Medications and therapists keep my mental state stable, though I don't have a therapist right now. The last one was really good, but he moved away after just one year. I felt somewhat devastated and I still miss him a year later. The hospital hired a new therapist, and I saw her for a few months, but I couldn't establish a rapport with her, so I stopped seeing her. Unfortunately, the therapists that work for the hospital are the only ones who accept Medicare. Living on Social Security doesn't allow for what amounts to luxuries, like therapists.
I've been, as I said, medicated to keep me stable, but what is stable for me would most likely be fairly depressed to others. Being stable means that serious depression and anxiety, etc., are really just under the surface, and I'm told that I am a professional at wearing a mask.
But back to suicide helplines. When I'm in a suicidal bubble, calling 911 or 988 is dumb to me. I don't want anyone to know that I'm swallowing a bottle of opioid or antidepressant or Clonazepam or whatever pills I have access to. I want to be left alone as I put myself out of my misery. Thankfully, it's been a long time since I was in that state. I still think about it but it's not a compulsion.
I agree that our country needs a more accessible mental health system. The small town nearest me is sorely lacking. There's more help in the town that's 30 miles away, and even more in the city that's 50 miles away, but they might as well be 1000 miles away as far as my budget is concerned. So, I tighten down the strings on my mask and keep on forging ahead.
@jimhd Your honesty and clarity of thought in expressing your ideas on a new National Suicide line, and how your life is impacted, is refreshing.
That is terrible! You shouldn't have had that experience.
I am sure you see it everyday- everyone is so busy, not enough volunteers.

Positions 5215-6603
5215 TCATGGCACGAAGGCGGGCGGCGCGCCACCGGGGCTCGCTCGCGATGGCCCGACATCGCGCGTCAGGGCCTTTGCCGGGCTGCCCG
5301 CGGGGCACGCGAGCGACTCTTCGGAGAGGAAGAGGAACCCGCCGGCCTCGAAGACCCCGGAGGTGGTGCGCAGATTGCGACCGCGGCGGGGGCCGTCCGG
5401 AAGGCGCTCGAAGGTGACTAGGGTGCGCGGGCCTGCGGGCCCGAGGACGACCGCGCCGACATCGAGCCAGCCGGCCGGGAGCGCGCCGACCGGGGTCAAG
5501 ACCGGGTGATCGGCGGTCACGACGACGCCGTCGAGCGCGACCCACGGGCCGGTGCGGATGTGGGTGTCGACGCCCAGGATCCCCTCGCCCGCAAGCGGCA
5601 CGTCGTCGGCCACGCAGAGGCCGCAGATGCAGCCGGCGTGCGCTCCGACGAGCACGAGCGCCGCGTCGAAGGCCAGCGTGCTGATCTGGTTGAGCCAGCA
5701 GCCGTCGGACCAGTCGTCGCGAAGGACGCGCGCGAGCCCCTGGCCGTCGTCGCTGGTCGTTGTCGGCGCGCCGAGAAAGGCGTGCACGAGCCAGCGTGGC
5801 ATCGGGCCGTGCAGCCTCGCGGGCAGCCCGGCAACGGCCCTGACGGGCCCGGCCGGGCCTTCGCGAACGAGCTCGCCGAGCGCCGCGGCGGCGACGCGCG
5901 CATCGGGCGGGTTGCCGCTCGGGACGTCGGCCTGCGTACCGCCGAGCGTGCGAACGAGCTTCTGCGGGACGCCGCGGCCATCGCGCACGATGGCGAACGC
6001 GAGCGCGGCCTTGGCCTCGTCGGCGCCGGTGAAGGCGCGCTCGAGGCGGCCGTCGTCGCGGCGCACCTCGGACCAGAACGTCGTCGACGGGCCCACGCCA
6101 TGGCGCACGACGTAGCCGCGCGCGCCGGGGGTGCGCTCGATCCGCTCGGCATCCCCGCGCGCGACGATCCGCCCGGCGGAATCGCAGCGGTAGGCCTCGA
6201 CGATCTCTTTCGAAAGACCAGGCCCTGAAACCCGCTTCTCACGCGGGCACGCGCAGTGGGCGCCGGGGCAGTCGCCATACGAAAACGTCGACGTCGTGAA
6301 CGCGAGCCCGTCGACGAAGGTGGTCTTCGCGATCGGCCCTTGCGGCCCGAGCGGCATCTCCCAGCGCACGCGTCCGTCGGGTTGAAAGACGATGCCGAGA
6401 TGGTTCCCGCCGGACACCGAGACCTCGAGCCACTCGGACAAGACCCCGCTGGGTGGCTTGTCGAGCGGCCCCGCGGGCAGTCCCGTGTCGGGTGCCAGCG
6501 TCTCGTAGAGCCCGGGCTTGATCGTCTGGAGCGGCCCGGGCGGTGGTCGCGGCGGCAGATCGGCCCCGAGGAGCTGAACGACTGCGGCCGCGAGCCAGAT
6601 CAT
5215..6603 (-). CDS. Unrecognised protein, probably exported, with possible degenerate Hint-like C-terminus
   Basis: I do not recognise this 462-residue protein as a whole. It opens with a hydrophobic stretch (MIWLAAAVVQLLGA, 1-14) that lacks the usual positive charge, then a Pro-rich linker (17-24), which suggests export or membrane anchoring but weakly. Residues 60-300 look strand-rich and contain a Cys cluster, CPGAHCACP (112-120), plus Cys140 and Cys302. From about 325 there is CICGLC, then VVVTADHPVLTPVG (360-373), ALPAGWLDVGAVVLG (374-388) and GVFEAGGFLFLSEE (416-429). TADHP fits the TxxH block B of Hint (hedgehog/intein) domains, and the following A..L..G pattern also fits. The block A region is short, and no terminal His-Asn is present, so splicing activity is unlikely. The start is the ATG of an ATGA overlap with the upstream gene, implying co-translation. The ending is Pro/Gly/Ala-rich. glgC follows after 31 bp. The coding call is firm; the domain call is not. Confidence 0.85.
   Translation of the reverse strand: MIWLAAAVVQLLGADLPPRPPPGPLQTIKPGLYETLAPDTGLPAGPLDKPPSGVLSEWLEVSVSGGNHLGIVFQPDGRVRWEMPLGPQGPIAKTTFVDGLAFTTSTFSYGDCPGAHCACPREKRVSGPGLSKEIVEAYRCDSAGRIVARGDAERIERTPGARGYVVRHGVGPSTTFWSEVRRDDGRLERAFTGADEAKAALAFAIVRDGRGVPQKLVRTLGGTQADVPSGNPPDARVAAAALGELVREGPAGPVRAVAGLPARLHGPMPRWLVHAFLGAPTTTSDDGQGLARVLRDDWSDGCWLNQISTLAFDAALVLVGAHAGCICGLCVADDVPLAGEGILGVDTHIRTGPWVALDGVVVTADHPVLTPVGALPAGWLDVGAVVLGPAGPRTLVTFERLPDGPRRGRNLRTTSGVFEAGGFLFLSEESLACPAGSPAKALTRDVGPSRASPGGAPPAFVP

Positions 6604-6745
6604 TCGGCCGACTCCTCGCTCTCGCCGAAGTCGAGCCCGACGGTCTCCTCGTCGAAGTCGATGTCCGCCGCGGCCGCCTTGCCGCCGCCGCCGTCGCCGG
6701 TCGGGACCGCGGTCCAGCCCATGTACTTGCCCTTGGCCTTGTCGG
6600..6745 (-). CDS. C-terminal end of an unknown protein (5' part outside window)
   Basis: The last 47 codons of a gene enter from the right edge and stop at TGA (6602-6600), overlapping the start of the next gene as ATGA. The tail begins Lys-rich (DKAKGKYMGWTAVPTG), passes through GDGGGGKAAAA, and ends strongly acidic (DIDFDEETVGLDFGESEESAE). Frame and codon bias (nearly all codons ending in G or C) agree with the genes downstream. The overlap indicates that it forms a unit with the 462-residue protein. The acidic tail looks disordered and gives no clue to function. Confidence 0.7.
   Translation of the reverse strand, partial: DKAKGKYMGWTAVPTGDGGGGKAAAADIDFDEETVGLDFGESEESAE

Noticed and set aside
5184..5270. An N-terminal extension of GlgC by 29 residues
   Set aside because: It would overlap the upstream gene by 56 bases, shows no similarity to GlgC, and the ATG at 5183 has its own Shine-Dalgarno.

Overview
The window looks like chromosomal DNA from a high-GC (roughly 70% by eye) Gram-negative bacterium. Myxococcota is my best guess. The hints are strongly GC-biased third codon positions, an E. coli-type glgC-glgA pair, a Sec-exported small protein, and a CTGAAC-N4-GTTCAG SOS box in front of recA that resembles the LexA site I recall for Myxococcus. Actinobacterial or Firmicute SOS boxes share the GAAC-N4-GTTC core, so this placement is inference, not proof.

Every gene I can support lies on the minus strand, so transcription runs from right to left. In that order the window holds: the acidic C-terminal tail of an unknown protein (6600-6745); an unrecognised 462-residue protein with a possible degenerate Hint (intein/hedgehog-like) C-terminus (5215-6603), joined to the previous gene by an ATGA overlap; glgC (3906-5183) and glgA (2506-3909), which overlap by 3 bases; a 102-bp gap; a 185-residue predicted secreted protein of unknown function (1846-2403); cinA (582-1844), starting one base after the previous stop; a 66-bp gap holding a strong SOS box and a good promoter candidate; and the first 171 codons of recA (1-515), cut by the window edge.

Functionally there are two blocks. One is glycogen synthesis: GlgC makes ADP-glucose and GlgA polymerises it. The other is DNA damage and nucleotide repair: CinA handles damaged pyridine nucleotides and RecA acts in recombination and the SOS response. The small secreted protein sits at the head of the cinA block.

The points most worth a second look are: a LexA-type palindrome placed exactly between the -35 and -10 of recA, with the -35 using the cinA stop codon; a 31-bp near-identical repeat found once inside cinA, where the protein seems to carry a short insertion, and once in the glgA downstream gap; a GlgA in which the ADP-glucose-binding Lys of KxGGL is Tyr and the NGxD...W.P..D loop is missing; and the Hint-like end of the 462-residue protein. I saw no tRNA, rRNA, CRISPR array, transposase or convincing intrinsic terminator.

And you know that doing something good for someone else makes you feel better about yourself.
So ya I am a day or two late on this post.
But that is the best I can do without some back and forth dialogue.
You are still here inspite of the fact that there were too few volunteers the day you needed one
What can you do to be there for someone?
Drive Veterans to the doctors? (call your local VFW, American Legion or VA office)
Volunteer at food pantry?
Shovel a neighbors sidewalk?
Help out at the Salvation Army?
Sometimes the connections you make volunteering can lead you to other opportunities.
My mother used to say "I called the suicide hotline and the line was busy."
I feel confident that she stole this from a comedian, however she was still laughing at low times and that is important.
Find a way to laugh at that moment.
Laughing at ourselves is so important!
@gingerw Thank you, Ginger. Having this forum to share my thoughts and feelings is most helpful, especially right now as I have to work at it to keep going on my own.
Take care, Jim! Reach out. Your reply sounds as though you are struggling. Wa are here.
@georgette I am sorry for how you must be feeling on this day. I am sure those feelings will always be there, but I hope you are at least able to keep them from the forefront of your mind. Whatever brought your son to committing suicide must have been very painful for him. I hope there is some comfort in knowing that he is in peace now.